Monday, January 5, 2009

An interesting denominational family tree

I was looking through some books of mine over the holidays and ran across an interesting diagram in an old catechism. The image below is from my great-grandfather Peter Kuehn's textbook, I assume for his confirmation class or something of that sort. (Peter Kuehn went on intending to study for the ministry in Ohio, but was rejected from seminary because of a physical handicap from a street trolley accident. The physical rigors of ministry at the time must have been deemed too much for him.)

This denominational family tree offers some interesting commentary on ecclesiology. The Lutheran Church stands prominent in the central stream of the Christian faith, while other traditions branch off here and there. The "Mediaeval Church" ends precisely at 1517 AD, no surprise there-- the "Roman" Catholic Church branches off at this point, rather than holding a more ancient beginning.

Perhaps even more interesting, if somewhat odd, is the close of the "Ancient" Church and the beginning of the Mediaeval at 692 AD. This is a not-so-subtle exclusion of Nicea II, which condemned iconoclasm and was thus ignored as legitimately ecumenical by many Protestants. The Quintisext Council was held in 692, amending Constantinople III and IV (the quinti and sext) with disciplinary canons. Why a Lutheran catechism seemingly accepted the ecumenical status of a council usually dismissed in the West, I'm not sure- perhaps a slap in the face of Roman Catholicism? In any case, an interesting piece of the family tree.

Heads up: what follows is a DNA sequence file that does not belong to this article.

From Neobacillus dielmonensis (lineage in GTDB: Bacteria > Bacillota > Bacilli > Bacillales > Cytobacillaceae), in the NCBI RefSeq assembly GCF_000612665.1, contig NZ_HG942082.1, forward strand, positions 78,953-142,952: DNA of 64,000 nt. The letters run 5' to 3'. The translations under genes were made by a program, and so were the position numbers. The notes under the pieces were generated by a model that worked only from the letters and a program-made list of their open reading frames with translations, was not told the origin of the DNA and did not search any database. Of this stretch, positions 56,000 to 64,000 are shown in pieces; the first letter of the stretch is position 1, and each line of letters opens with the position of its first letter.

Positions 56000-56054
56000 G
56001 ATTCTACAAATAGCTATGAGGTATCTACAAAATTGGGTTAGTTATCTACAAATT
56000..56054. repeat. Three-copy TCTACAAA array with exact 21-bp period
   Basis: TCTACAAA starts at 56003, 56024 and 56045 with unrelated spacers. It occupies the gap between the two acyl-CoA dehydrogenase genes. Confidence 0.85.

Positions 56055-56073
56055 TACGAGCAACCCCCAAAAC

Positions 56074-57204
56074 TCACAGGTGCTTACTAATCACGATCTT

Quakers and Anabaptists are distinguished from "Protestantism", which includes the Lutheran and Reformed churches (with all manner of Anglicans, Methodists, and "All Other Sects" swept into the Reformed branch). The Jesuits maintain the honor being a hump on the back of the Romans, while the "Greek Catholic Church" presumably stands in for all Eastern churches as a split during the Mediaeval period and away from the central branch of Christendom.

You may need to click on the image to pull up a more readable version. From An Explanation of Luther's Small Catechism, by Joseph Stump (Philidelphia: General Council of the Evangelical Lutheran Church in North America, 1907), p. 106:


  1. I love that the Anabaptists point down. One could write a funny post about how all denominational family trees are ideological.

    I saw a similar one from an EO priest once.

  2. Yes, my brother brought that up to me the other day... perhaps you could look at it as representing the anabaptist return to the purity of the primitive church!

  3. This diagram is a bit Lutheran-centric, for several reasons. It shows the Lutheran church as the main branch, where really (in terms of numbers) the RCC is the main branch, and the offshoots are Orthodox, Lutheran and Reformed.

    Secondly, it acts as though there is a "Lutheran" church when there are many. In 1907, there were a dozen Lutheran synods in the US. Today, the ELC has consolidated with other synods to form the ELCA. ELCA is like PECUSA, a mainline liberal US Protestant domination that is in communion with the Scandinavian state churches, but not with other US Lutheran synods such as LCMS or WELS.

    Finally, the diagram implies that the "Episcopal" (which should be "Church of England") is Reformed. But the CoE proclaims itself as "Catholic and Reformed." (NB: Not "Reformed and Catholic.") Today, the liturgy and theology of Communion are more Catholic than Reformed.

    This tension of the two thread of Anglicanism has caused a liturgy choices to go back and forth as the two factions fought excesses of the other. Even so, it's way too simple to treat CoE as Reformed. (And who knows what "Episcopal" theology means nowadays).